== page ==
Free Inhabitants in “The Creek Nation” in the County “West of the” State of “Akansas” enumerated on the “16th” day of “August” 1860. While the census lists “free inhabitants” it is obvious that the list contains names of Native Americans, both of the Creek and Seminole tribes, and probably others. The “free inhabitants” is likely indicative that the family had given up their rights as Indians in treaties previous to 1860, drifted away from the tribe, or were never fully integrated. The black (B) and mulatto (M) status may indicate only the fact of the color of their skin, or whether one had a white ancestors, they may still be Native American.
Luedders’ historical and pictorial city directory of Angola, Indiana for the year 1923, containing an historical compilation of items of local interest, a complete canvass of names in the city, which includes every member of the family, college students, families on rural lines, directory of officers of county, city, lodges, churches, societies, a directory of streets, and a classified business directory.
Negro Folk Songs: (Contributed by William Warfield, Col.) These songs more commonly called plantation melodies, originated with the negroes of the South during the days of slavery. They habe been somewhat collected and written about. These songs have for the Negro the same value that the folk songs of any people have for that people. In the days of slavery they furnished an outlet for aching hearts and anguished souls. Today they help to foster race pride and to remind the race of the “rock from which it was hewn”. Some of these folk songs represented the lighter side of
Emerson Eugene, son of Zadock (2) Warfield, was born at Hopewell, Ontario county, April 28, 1848. He was educated in the district schools and the Canandaigua Academy. He adopted farming for his occupation and bought a small farm which he conducted in addition to the homestead, which has been in the possession of the family since 1828 and never changed owners except by inheritance. He lives in the old home which is pleasantly located on a slight elevation a mile south of Shortsville Village, affording a splendid view of the surrounding country. Mr. Warfield is a progressive and enterprising farmer
Richard Warfield, immigrant ancestor, located west of Crownsville, Anne Arundel, “in the woods,” in 1662. An old Warfield record claims that he settled near Annapolis in 1639, but there was no settlement there at the time, and he was not among the first settlers in 1649. His estate reached back to Round Bay. of the Severn. The rent rolls show that he held, during his life, “Warfield.” “Warfield’s Right,” “Hope,” “Increase,” “Warfield’s Plains,” “Warfield’s Forest.” Warfield’s Addition,” “Brandy,” and “Warfield’s Range.” He married, 1670, Elinor Browne, heiress of Captain John Browne, of London, who, with his brother Captain Peregrine Browne,
John, son of Richard Warfield, was born about 1670. He was the eldest son and lived upon “Warfield’s Plains,” the homestead of which stands just opposite Baldwin Memorial church, half-way between Waterbury and Indian Landing. “Warfield’s Plains” extended up to Millersville, and “Warfield’s Forest” was near the Indian Landing. In 1696 John married Ruth, eldest daughter of John Gaither, of South River. Their sons all located upon the frontier out-posts. John Warfield, like his father, spent his life in developing his estate, but died in early manhood in 1718, before completing his surveys and transfers. Children : 1. Richard, who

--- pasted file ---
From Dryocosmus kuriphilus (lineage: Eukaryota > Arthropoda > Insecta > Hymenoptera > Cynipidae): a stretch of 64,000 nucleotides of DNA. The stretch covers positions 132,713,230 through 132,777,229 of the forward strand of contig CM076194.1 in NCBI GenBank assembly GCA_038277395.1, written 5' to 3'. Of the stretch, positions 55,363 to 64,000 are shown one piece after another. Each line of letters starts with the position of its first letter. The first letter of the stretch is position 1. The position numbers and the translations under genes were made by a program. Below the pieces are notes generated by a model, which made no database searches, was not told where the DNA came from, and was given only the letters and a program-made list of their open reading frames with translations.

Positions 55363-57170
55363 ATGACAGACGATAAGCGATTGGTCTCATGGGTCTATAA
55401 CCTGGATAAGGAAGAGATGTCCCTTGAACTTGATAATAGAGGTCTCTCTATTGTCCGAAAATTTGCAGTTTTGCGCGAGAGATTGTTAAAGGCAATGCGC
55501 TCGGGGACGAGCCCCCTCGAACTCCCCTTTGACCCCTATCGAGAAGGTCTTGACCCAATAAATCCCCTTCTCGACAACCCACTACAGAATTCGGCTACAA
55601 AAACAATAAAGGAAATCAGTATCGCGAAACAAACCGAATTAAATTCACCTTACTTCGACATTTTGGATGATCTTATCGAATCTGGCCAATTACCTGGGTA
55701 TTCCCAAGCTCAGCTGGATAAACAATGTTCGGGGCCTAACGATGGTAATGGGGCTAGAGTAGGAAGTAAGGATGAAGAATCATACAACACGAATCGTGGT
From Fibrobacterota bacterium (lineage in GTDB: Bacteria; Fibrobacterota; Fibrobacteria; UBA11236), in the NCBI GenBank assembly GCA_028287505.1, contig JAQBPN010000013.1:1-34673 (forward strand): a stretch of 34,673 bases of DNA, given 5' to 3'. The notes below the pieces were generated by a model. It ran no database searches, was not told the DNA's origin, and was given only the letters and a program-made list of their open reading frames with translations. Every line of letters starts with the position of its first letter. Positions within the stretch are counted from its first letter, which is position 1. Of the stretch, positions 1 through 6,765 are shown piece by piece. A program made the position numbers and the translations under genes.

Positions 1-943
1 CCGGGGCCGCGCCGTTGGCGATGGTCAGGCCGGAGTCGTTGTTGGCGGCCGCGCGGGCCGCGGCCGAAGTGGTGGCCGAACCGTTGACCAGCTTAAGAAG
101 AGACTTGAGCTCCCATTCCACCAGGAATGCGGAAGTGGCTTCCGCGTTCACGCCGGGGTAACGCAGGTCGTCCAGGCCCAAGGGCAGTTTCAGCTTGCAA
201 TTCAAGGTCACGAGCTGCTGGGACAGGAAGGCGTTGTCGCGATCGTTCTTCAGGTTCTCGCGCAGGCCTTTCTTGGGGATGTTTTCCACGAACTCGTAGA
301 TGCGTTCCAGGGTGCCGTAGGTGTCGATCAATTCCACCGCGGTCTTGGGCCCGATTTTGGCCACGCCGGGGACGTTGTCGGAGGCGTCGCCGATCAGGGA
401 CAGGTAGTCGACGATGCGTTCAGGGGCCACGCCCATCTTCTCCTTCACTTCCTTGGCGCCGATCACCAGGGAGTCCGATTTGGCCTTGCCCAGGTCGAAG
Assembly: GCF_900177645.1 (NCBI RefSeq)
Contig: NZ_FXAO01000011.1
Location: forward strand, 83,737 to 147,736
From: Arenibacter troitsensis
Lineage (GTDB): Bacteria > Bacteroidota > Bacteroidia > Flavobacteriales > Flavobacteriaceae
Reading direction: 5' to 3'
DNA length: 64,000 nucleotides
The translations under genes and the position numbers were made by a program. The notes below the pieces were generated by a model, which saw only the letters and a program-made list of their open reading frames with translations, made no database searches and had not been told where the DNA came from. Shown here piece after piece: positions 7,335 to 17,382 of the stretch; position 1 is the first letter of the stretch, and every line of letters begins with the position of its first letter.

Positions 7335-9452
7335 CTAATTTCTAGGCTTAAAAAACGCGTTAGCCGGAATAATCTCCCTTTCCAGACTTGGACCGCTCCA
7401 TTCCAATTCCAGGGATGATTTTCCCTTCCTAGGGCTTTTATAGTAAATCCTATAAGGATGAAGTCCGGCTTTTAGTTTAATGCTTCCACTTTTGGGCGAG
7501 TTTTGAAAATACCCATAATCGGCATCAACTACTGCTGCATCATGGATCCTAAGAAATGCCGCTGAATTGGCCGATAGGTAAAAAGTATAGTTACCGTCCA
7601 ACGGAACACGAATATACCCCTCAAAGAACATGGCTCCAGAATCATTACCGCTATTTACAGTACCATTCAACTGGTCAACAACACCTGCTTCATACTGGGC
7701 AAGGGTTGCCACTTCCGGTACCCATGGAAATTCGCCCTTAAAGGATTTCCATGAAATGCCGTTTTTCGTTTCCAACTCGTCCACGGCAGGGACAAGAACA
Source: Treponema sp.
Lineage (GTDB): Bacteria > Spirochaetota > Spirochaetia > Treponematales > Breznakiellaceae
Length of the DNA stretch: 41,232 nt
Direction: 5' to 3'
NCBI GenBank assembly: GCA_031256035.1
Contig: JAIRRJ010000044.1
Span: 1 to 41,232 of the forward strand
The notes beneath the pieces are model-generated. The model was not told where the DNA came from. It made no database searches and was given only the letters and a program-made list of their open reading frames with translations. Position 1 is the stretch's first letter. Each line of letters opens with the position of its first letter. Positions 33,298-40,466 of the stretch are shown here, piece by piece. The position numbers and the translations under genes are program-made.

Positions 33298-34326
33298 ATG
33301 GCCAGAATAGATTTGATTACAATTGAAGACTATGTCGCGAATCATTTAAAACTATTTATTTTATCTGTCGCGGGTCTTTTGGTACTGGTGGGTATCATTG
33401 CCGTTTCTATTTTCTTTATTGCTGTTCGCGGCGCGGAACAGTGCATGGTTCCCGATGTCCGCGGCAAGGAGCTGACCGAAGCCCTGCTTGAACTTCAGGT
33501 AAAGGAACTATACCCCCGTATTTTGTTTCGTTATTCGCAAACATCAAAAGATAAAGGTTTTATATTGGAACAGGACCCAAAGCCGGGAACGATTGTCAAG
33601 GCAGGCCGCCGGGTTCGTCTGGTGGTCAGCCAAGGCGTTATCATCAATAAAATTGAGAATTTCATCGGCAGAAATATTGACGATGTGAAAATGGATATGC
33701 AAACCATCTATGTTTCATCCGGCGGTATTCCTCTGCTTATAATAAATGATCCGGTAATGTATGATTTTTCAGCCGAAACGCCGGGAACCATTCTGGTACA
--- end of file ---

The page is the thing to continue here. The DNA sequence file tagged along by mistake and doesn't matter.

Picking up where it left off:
Alexander, son of John Warfield, was granted about 1725 with brothers John and Benjamin adjoining tracts on “Warfield’s Range,” five miles north of Laurel, extending from Savage Factory two miles west. John settled on what is known as the Marriott Place on which is the old Warfield burial ground; Benjamin on an adjoining tract on the north and west: Alexander on the north and east on what was afterward the Jerome Berry place, later owned by United States Senator Gorman. Senator Gorman’s “Fairview” is part of the original grant to Benjamin, the youngest son of Richard (1). He married Thompsy
Brice, son of Alexander Warfield, married Sarah Dickerson and lived near Dayton. He had two sons and several daughters, all legatees of his bachelor brother, Alexander Warfield, of Unionville. He was a soldier in the revolution. His tomb is marked by a Scotch granite monument in the Warfield cemetery, Frederick county, Maryland. Children: 1. Zadock, mentioned elsewhere. 2. Surrat Dickerson, inherited from his Uncle Alexander several farms in Frederick county and a large undeveloped tract at Clifton Springs, New York; was state senator from Clifton Springs.
Zadock, son of Brice Warfield, was born in Frederick county, Maryland. He came to Clifton Springs, New York, with other heirs of his uncle, and he located at what is now (1910) Hopewell in Ontario county. He married Rachel, daughter of William and Dorcas Chambers, whose family came to the Genesee country in covered wagons in 1828, after sixteen days on the road. They built a log cabin without a floor. The country was then a howling wilderness. Children, born in Frederick county, Maryland: 1. Nathan, 1802, married Catherine Worthington Burgess. 2. William, 1804, married Lucinda, daughter of Leonard and
Zadock (2), son of Zadock (1) Warfield, was born in Frederick county. Maryland, February 15, 1808. He came with his father in 1828 and settled on a farm in Hopewell, Ontario county. He cleared and improved the land, erected substantial buildings, and was an important factor in the growth, progress and development of the county. He was of strong character, honest, upright and sincere. He was a member of the Baptist church. He owned two hundred and twelve acres and became very well-to-do. He married Chloe Knapp, born at Hopewell, in 1813, daughter of Leonard and Mercy (Brown) Knapp. Children: